Both gifts had the same results - The baptism in the Holy Spirit brought all gifts to all people (Joel 2:28-32 and Acts 2:17-21). The gift of apostleship brought the same gifts (Acts 8:18). Only by the laying on of an apostles' hands could gifts be given. There were special signs that only an apostle could work (2 Corinthians 12:12). It is apparent that the apostles possessed all the miraculous gifts and that they could impart them to others. In Acts 2:38-39, the promise of Joel was promised to those early Christians - that they would receive miraculous gifts. The events at the house of Cornelius were special with no parallel. The fact that these events were special does not make them a baptism in the Holy Spirit. Cornelius and his household were not able to impart miraculous gifts unto others. So the results of the events of Acts 2 and Acts 10 also reveal that they are not the same. In Acts 2 the recipients were given apostolic powers (Acts 2:1-4) whereas in Acts 10 tongue speaking was the only result, how can these be the same?
Clothed with power - Baptism in the Holy Spirit is equated to being clothed with power from on high. Jesus reveals this in Acts 1:4-8 which is parallel to Luke 24:48-49. This is a divine commentary on the meaning of baptism in the Holy Spirit. To clothe is "to envelop in, to hide in" (Thayer, page 214) to baptize is to "submerge, dip, or immerse" (Romans 6:4 and Colossians 2:12).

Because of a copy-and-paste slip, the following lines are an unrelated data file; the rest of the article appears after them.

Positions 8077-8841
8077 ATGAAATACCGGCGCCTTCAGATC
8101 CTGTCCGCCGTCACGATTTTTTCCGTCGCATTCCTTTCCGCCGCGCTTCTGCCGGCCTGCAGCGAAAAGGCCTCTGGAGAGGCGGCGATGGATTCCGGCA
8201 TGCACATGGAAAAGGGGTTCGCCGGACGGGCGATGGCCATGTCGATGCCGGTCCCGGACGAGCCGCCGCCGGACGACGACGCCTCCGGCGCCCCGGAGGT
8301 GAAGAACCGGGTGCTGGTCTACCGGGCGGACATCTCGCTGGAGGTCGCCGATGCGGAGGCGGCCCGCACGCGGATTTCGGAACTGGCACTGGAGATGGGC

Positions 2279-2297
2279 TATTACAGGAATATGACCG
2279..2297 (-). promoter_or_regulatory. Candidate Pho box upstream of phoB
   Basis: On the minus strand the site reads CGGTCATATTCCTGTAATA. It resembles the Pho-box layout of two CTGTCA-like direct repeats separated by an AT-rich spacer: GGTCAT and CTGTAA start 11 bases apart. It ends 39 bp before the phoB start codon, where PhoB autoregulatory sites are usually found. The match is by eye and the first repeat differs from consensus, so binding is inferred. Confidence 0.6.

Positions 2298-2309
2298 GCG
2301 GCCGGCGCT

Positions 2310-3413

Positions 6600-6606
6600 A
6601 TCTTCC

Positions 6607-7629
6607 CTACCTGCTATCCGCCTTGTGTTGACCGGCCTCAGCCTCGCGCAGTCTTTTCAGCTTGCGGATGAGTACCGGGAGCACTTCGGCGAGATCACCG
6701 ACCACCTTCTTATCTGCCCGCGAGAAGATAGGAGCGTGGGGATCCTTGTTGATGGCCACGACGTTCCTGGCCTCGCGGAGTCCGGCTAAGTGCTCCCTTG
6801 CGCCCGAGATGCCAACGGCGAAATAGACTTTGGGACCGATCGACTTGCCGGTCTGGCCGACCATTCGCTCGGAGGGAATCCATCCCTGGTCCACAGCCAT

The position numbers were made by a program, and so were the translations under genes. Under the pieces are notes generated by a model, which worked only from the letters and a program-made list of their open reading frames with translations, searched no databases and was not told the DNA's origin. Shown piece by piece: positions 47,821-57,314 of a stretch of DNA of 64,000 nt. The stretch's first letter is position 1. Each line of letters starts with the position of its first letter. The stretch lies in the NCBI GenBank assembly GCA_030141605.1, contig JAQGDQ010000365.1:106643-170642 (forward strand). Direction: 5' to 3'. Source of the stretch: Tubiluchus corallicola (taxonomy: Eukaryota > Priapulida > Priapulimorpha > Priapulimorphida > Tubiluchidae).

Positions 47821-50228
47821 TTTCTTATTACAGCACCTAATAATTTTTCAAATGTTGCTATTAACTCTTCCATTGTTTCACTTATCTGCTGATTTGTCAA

The promise of the Father in Luke 24 is equated to the coming of the Comforter in John 14-16- The Comforter enabled the apostles to be infallible witnesses (John 15:26-27). The special work of witnessing was for those who ate and drank with Jesus after His resurrection (Acts 10:39). Since baptism in the Holy Spirit enabled the apostles to be infallible witnesses (Acts 1:8) and the Comforter also did the same thing these must be the same gift.
The promise of the Father in Luke 24 is equated to the baptism in the Holy Spirit - A person needs to read the passages of Acts 1:4-8 with Luke 24:47-49 to see that the inspired writer, Luke, is writing on the same subject.
Both gifts had the same sender - Baptism in the Holy Spirit and the promise of the Father had the same sender. The promise of the Father was the same as the coming of the Comforter that was to come upon the apostles in John 14-16 and that He was sent by Jesus. John the Immerser tells us that Jesus would be the administrator of the Holy Spirit baptism in Matthew 3:11, Mark 1:8, etc.
Both gifts had the same purpose - The coming of the Holy Spirit upon the apostles caused them to be infallible witnesses (Acts 1:8). The coming of the Comforter was for this same purpose (John 15:26-27). The gift of apostleship was for this same purpose (Acts 10:39-43).
Both gifts were given to the same persons - First, the promise of the baptism in the Holy Spirit was made to Jews only (Matthew 3:9 and 11). Second, it is manifest that this promise was limited to obedient Jews (John 14:16-17). Third, it is clear that it was limited to the apostles: John 14:16, Acts 1:4-5, and 19:1-7.
It can be seen that the gift of apostleship and the baptism in the Holy Spirit are equated to one another. The twelve disciples, including Paul, received it, but Cornelius, who was not an apostle, did not receive the baptism in the Holy Spirit.